5. >There is no consensus.They predicted global cooling in the 1970s.

    Posted by One Salient Oversight | July 21, 2008, 4:04 am
  6. >I would not say wholesale that the activity of human beings is not having some effect on the earth’s climate. I think it is. I would, however, question the degree to which this is occurring and I would be careful not to blame EVERY phenomenon on this effect. Moreover, I would also be more cautious in saying what I think the catastrophic consequences might be….Perhaps we can all agree that there are things we can do to cut down on the effects we are having on the earth’s climate. But we should also call into question the rabid pit-bull climate change scientists and promoters (Al Gore) who make these crazy, wild prophetic like predictions that are based on fallacy and not fact.I’d like to know who these wild-eyed crazy climate scientists are. In every single case I have read, the argument is sound and presented in an objective manner and has cogent warnings. Even Al Gore is like that (have you seen his film?)There is archaeological evidence of sea level rises going back tens of thousands of years. For climate scientists to say “as the world warms, the ice sheets will melt and the sea levels will rise” is not alarmist, it is simple science since it has obviously occurred before.Glacial melt from Antarctica and Greenland are contributing to around 2-3mm of sea level rise per year. As glaciers and ice sheets melt faster, the rate of sea level rise will increase. That is not alarmist, it is simple science.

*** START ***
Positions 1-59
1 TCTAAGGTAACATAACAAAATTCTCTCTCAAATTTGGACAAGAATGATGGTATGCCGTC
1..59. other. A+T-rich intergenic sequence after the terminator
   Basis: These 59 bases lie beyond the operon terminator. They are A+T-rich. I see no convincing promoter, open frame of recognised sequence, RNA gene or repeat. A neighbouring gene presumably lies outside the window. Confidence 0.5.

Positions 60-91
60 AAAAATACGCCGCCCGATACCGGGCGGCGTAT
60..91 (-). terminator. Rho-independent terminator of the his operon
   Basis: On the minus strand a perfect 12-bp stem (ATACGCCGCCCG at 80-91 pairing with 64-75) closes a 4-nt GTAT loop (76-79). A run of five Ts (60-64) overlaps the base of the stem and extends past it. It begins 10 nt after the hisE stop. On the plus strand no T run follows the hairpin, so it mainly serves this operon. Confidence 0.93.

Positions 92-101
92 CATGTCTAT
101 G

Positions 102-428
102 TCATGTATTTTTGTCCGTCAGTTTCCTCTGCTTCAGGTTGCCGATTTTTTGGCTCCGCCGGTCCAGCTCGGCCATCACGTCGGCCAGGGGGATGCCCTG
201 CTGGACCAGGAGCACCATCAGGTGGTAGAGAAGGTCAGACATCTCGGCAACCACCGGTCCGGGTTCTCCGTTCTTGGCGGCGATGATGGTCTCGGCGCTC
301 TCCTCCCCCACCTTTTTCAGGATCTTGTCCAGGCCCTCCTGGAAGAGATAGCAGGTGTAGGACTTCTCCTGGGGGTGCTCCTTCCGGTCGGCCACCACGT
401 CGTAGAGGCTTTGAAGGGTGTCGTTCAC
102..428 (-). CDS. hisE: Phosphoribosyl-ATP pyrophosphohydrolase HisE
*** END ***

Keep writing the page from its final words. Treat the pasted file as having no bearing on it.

Posted by One Salient Oversight | July 21, 2008, 3:54 am